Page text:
Republican women take control at Unified State Party reorganizational meeting

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MONTPELIER — The Vermont Republican Party held its reorganizational meeting to elect new officers, and every single office was filled without the need to cast a single ballot.

“I don’t think I’ve ever been to an organizational meeting that didn’t have at least one contested race,” said former State Rep. Paul Dame who was re-elected to his position as an At-large delegate to the Executive Committee. “I think the majority of our members are happy with the internal structural changes we are making to gear up for 2020.”

State Party Chair Deb Billado was re-elected without a contest, demonstrating support from some Republican Legislators.

“As we got closer to Saturday, I was honestly humbled by how many people were coming to me, not only saying they were supporting my re-election, but wanting to publicly support me at the meeting,” said Billado.

Outside of the Treasurer functions, where Charlie Bucknam won the top spot, and retired legislator Tom Koch retained his position as Asst. Treasurer, the rest of the elected state offices all went to women.

Deb Ricker was re-elected Party Secretary and former Attorney General Candidate Deb Bucknam took the second spot as Vice Chair.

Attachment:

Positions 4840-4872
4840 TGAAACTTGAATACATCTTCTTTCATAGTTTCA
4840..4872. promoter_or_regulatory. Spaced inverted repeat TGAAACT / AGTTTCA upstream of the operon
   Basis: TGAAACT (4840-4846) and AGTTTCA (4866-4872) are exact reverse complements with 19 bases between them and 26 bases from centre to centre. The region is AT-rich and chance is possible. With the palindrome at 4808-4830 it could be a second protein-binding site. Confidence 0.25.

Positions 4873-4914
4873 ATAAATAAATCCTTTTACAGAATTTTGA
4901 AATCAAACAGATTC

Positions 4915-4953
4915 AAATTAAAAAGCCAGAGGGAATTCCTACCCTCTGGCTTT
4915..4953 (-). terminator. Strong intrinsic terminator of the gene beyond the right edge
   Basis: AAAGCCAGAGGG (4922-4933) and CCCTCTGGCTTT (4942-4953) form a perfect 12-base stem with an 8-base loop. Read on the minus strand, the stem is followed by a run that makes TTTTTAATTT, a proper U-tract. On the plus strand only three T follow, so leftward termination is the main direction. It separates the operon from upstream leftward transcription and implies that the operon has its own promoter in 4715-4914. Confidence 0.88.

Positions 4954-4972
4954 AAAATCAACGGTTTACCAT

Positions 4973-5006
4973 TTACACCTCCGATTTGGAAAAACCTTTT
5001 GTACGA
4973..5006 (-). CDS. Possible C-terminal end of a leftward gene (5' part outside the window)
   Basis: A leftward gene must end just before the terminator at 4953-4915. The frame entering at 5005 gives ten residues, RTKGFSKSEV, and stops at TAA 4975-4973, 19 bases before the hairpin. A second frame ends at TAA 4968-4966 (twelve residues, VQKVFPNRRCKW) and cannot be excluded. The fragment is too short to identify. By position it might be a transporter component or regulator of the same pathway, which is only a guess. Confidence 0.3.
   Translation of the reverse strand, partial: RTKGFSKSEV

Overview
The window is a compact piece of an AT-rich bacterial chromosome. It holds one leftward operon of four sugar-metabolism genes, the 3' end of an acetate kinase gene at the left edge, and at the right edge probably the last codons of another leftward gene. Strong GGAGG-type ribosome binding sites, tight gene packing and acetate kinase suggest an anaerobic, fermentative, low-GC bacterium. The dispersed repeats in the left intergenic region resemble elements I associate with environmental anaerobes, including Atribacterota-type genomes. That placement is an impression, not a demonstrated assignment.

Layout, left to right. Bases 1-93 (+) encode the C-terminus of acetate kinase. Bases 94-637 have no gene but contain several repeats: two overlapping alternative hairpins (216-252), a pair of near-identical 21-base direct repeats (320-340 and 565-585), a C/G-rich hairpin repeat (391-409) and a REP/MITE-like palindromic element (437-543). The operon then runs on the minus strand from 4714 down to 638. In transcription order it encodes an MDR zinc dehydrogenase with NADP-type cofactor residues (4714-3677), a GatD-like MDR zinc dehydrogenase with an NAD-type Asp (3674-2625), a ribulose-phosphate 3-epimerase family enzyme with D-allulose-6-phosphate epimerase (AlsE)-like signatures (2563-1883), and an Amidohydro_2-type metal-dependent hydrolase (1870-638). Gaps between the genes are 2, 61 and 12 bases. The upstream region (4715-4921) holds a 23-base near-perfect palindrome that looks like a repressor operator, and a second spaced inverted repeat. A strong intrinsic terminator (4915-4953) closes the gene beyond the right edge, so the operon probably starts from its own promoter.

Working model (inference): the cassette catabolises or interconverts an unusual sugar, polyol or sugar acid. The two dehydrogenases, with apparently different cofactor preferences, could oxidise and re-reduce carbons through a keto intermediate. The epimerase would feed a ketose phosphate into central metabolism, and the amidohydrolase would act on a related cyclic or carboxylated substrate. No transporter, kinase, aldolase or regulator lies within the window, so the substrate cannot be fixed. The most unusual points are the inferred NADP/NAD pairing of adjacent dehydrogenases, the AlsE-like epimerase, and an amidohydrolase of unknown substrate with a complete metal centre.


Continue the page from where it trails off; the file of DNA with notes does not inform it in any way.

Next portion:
Women taking the top spots has come as no surprise to those working within the party. Since the election of President Trump, the party says more and more women have been getting involved..

They saw over 40 women take over as chairs in their town committees, and a group of Republican women have been meeting regularly over the past few months in an effort to restart a Vermont Chapter of the National Federation of Republican Women.

While exact numbers will be available when the party officially files its certification with the Secretary of State in the coming weeks, the estimates of this reorganization effort have been substantial:

– At least 7 counties saw at least one new town get newly organized
– An estimated 140 towns completed the organization process successfully
– Approximately 1,300 individual voters added their names to town or county committees
– Nearly 500 of those 1,300 had not previously been involved in a reorganization
– Lamoille County was able to organize every single town in the county

In her closing remarks Billado encouraged her fellow party members that the work is not over, and that they will be seeking to organize towns year round to help rebuild the party’s grassroots structure.